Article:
The latter lines include more complex discussions (i.e., a “prolonged check”).  Is the molecule conjugated (alternating single and double bonds, as drawn in an electron dot structure)?  Planar (flat)?  Cyclic (ring-shaped)? If the answer to all three is yes, how many pi electrons (those populating the delocalized “pi bond” system) does the molecule have?   Learning to count these electrons and apply Hückel’s rule is a traditional organic chemistry endeavor. 

If a planar, cyclic, conjugated molecule contains “4n + 2” pi electrons, where n is any number including zero (so that the formula yields two, six, ten, fourteen, etc.), then the molecule would be aromatic.  If the answer to the electron count is “4n” (four, eight, twelve, sixteen, etc.), then the molecule would be antiaromatic: decreased stability, compared to expectation from structure alone.  Benzene (six pi electrons) is aromatic; cyclobutadiene (four pi electrons) is antiaromatic.

This poem uses imperfect rhymes, and it rivals the mechanism-themed verses for density of jargon, but it was fun to try to create here a useful mnemonic.  The title borrows (and misspells) a lyric from Lerner and Loewe’s “The Rain in Spain,” noting a molecule characterized as aromatic overall would be “mainly in the plane,” among other criteria.     

Science Poetry

Heating Curves

“Familiar, this evaporation:
Water boils from stovetop causation.  
As molecules ready,
The temp’rature’s steady:
Much action in steaming stagnation.”

The 19 April 2022 Twitter limerick described the chemistry behind the action of boiling water.  (With respect to the title, a “heating curve” is a specific type of graph often used in chemistry and other STEM disciplines, but it always seems an appropriate turn of phrase when using circular stove burners and cookware in the kitchen, as well.)  

“Familiar, this evaporation: /
Water boils from stovetop causation…”

Boiling water in a pan on the stove is an example of vaporization, a phase change between the liquid and gaseous phases of a substance when the appropriate conditions are achieved.  For water at atmospheric pressure (1 atm), the boiling point temperature would be 100 ℃, 212 ℉, or 373 K, depending on the scale used.    

(“Evaporation” is not fully synonymous with “vaporization“– which would have also scanned well– but the former is generally the more familiar word.)  

“As molecules ready, /
The temp’rature’s steady: /
Much action in steaming stagnation.”

We can imagine heating water on the stove and measuring its temperature as a function of the heat added.  We would see a steady increase from the water’s initial temperature up to the boiling point.  Then, the graph would flatten out briefly: the temperature would be steady for some time, depending on the amount of water being heated.  A certain amount of heat energy would be necessary to accomplish the phase transition itself (converting the water molecules from the liquid phase to the gas phase), before the temperature could keep rising.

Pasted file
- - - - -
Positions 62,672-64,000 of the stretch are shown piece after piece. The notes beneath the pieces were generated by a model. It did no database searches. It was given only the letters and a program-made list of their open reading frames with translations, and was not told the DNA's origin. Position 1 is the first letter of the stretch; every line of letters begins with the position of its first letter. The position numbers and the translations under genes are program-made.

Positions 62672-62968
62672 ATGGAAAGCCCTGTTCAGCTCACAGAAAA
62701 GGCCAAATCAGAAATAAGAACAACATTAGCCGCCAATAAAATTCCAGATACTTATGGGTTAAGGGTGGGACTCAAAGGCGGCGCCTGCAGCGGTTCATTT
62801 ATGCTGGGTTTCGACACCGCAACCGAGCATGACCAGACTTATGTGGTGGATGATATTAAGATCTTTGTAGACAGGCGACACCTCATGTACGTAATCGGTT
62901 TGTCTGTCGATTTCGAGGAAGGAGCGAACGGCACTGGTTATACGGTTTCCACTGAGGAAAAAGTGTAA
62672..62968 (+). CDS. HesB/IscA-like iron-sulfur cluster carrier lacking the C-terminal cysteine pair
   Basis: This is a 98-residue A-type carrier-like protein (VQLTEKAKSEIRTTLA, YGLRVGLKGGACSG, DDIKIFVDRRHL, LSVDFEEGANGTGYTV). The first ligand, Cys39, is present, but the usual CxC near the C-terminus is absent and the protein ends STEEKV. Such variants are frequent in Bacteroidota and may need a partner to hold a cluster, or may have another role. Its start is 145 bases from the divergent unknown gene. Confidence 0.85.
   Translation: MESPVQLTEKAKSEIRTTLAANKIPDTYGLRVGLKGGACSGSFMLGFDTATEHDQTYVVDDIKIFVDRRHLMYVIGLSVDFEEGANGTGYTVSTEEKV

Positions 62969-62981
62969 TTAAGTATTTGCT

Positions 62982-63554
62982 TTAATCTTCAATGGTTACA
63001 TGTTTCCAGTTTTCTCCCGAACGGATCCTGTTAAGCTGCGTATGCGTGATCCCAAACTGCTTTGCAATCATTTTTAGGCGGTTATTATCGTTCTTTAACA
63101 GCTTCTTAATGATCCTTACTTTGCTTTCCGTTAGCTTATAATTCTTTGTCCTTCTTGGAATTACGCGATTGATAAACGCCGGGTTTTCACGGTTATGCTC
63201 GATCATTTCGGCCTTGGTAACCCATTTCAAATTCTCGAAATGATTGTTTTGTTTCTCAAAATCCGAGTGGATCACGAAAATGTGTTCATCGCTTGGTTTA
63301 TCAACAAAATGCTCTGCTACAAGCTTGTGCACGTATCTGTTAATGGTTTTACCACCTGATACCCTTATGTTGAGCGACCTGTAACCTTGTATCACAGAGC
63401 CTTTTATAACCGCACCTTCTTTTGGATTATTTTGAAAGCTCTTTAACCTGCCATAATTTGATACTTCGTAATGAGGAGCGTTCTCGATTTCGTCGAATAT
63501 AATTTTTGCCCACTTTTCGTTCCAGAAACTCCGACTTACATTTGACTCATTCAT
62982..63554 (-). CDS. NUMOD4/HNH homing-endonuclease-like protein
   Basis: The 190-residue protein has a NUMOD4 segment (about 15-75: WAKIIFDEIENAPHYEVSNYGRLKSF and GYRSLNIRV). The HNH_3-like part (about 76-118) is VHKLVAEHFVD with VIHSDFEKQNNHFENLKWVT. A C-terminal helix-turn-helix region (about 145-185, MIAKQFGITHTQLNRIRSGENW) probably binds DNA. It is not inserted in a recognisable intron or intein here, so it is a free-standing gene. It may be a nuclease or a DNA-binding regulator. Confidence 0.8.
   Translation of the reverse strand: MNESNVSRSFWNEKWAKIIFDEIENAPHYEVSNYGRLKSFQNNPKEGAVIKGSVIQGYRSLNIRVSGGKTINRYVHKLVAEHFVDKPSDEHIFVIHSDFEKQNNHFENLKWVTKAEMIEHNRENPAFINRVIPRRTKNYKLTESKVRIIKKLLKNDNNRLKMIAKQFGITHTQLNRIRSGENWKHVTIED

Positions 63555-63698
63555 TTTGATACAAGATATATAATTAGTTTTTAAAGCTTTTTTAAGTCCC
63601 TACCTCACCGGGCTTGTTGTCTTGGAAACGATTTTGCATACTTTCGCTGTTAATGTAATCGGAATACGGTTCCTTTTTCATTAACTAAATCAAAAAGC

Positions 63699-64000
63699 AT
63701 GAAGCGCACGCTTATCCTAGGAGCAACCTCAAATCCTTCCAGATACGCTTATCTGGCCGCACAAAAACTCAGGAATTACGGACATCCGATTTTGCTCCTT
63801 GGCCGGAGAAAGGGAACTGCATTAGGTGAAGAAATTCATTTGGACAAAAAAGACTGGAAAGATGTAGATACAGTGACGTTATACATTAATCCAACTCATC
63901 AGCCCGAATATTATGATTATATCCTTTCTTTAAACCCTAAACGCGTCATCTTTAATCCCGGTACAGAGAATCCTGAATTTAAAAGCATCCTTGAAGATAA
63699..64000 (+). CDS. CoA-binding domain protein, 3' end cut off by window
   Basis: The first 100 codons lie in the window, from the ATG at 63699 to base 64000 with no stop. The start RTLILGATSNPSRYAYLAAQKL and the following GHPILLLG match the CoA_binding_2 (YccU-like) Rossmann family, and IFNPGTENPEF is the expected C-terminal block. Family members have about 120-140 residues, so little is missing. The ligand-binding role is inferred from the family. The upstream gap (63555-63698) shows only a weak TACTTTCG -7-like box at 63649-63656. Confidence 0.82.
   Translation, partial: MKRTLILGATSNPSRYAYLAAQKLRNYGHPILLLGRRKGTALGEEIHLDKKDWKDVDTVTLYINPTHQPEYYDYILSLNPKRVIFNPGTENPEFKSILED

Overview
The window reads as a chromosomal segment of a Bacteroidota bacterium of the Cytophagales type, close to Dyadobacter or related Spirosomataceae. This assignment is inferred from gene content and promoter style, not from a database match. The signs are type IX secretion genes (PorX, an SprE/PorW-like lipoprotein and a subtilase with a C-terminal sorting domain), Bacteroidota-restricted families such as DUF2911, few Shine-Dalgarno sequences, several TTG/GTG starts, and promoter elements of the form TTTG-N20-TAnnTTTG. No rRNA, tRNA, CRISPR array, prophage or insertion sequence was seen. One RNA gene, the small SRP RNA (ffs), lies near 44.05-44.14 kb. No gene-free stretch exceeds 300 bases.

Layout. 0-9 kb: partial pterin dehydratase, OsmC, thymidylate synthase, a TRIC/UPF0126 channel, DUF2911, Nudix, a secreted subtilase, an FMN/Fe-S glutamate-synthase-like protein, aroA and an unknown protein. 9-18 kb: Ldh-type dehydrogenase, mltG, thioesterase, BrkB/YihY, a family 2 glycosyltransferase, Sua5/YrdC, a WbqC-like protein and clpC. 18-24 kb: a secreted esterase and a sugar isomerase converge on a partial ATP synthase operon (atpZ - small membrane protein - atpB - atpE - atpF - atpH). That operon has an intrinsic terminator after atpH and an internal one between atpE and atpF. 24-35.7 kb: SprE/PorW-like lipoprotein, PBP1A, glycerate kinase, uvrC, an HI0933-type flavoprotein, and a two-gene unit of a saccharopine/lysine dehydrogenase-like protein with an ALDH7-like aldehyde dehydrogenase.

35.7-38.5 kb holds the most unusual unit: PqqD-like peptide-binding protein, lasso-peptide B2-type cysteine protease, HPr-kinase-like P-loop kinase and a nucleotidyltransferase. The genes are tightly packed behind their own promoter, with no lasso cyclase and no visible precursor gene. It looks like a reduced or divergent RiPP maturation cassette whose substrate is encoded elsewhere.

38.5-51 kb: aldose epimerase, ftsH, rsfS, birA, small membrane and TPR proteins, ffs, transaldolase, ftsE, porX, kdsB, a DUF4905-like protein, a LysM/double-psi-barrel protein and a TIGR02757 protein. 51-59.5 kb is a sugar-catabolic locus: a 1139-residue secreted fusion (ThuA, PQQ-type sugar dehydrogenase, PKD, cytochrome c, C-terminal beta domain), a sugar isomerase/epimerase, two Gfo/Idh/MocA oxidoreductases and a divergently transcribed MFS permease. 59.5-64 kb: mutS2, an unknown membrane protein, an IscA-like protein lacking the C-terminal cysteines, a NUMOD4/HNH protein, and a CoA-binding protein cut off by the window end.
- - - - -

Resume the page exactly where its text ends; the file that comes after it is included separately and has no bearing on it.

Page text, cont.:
The “steaming stagnation” of the phase transition, an alliterative summary of the phase shift from liquid water to gaseous water, would involve significant molecular action.  

(As with the use of “evaporation” in the first line, I quibble somewhat with my 2022 poem as I expand it here.  I initially used “seeming stagnation,” but the rhyme it immediately brought to mind with “steaming” was too perfect not to adopt.  However, the change admittedly renders the meaning less precise, since steam is itself the gas phase of the sample of interest.)   

Science Poetry

Seeing the Light

“The nature of light defined, namely:
A difficult task at hand, plainly;
A defining question
Throughout STEM progression.  
Now: wave and a particle, samely.”

The 17 April 2022 Twitter limerick provided a massively abridged overview of the scientific study of light.    

“The nature of light defined, namely:
A difficult task at hand, plainly…”

Light has been a phenomenon of keen interest for observers throughout history.  Encyclopedia entries provide sweeping overviews of investigations from around the world, through millennia of history.    

“A defining question /
Throughout STEM progression.”

The past few centuries of scientific history (“STEM progression”) include several famous experiments that have been used to explore the nature of light. Some experiments have supported the concept of light’s wave behavior; others, light’s particle behavior.      

“Now: wave and a particle, samely.”

At the turn of the 20th century, multiple scientists’ discoveries ultimately led to the theory of wave-particle duality for the nature of light.  In 1905, Albert Einstein proposed the existence of the “light quantum” (ultimately termed “photon”): the tiniest particle of light allowed, which could also be observed to act as a wave.  

Wave-particle duality is the name of the theory used today to describe light’s nature.  Light is best understood via the models of quantum mechanics, which also means its behavior is impossible to fully assess with classical-mechanical metaphors and vocabulary (i.e., those models in which a particle OR a wave would be the better choice).  

Einstein eloquently wrote: “It seems as though we must use sometimes the one theory and sometimes the other, while at times we may use either. We are faced with a new kind of difficulty. We have two contradictory pictures of reality; separately neither of them fully explains the phenomena of light, but together they do.” 

Thus, the two viewpoints (wave AND particle) are considered “samely,” and the mathematical treatment chosen to model light’s behavior in a given situation is whichever will better fit.